7 ways to be taken seriously at work

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PAs are gaining more recognition for the work they do for their companies, but there’s still a long way to go. Being taken seriously by your colleagues is a big step to take, so here are seven ways to do so.

1 Don’t strive to become indispensable
Learn your boundaries. Don’t take every task that gets thrown at you for the sake of proving your worth. Rather than becoming indispensable, you’ll be known as the person who will do anything when you’re asked.

2 You can never be too prepared
The best way to be taken seriously is to go into every meeting with all guns blazing. Get all your facts straight, have evidence to support everything and keep all of your research to hand. Anticipate every situation that could happen and come up with a contingency plan so you don’t get caught out empty handed.

3 Understand that your boss is your job
Sounds like a no-brainer to PAs, but realising your boss is your job is so much more involved. When you’re looking for new roles, recruiters can’t ask your CV if you’re a good candidate – they ask your boss. Manage your relationship with him or her and they can add to your credibility.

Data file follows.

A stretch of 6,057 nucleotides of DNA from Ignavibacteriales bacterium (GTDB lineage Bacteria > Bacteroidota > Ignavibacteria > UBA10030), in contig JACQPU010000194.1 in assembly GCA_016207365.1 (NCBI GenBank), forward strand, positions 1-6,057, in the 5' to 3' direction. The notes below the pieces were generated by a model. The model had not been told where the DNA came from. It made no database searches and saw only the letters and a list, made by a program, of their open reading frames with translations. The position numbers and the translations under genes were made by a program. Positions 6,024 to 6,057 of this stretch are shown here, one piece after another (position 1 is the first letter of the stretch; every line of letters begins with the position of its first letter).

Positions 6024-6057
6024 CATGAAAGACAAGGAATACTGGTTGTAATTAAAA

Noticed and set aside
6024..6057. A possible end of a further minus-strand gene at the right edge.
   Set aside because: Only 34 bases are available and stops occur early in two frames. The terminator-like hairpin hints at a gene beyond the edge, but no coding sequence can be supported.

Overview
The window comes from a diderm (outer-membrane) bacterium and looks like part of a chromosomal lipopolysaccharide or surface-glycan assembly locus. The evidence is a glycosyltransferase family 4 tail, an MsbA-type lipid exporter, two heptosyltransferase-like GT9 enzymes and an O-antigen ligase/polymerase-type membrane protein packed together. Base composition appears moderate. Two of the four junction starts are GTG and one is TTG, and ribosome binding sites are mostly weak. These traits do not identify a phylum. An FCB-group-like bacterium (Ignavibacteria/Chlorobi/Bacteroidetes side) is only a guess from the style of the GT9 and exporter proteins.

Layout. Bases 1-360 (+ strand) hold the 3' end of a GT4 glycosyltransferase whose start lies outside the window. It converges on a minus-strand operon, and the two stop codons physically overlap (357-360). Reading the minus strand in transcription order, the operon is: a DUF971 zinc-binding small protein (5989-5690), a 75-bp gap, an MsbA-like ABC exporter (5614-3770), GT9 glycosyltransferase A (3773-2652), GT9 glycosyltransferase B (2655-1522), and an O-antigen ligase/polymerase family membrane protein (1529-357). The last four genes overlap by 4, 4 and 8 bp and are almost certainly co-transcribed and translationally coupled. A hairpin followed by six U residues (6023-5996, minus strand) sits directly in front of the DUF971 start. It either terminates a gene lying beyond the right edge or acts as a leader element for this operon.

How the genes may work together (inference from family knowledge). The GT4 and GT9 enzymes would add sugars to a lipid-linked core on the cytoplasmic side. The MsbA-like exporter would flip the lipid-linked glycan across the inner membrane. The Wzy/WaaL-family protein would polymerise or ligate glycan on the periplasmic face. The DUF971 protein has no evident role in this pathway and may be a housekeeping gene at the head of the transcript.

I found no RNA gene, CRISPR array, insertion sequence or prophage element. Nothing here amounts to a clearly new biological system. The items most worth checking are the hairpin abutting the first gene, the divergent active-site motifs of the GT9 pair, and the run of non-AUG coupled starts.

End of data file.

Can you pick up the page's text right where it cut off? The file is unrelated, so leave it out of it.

4 Speak properly
Raising the pitch of your voice at the end of every sentence, even if you know what you’re talking about, is a big no-no. It’s called upspeak and it makes people question your credibility. A recent survey reveals 85% of professionals believe upspeak is a sign of insecurity.

5 Follow up on your promises
People will never take you seriously if you don’t do what you say you’re going to. Never over promise your time and if you commit to a task, do it by your deadline.

6 Pretend everything is a test
Treat every task as an exam you have to ace. It’ll help you focus on the important things and your boss will no doubt be impressed by your proactive steps.

7 There is no try
Using the word ‘try’ when you’re taking on projects makes you sound uncertain of your ability to do them. People will question whether you’re up to the task. If you’re unsure about something, don’t accept the responsibility. It’s better to be honest than get yourself in over your head.

Read the original article from Bustle at bit.ly/1m66DAq

 

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    AUTHOR

    Molly Dyson

    Former Editor – PA Life

    All stories by: Molly Dyson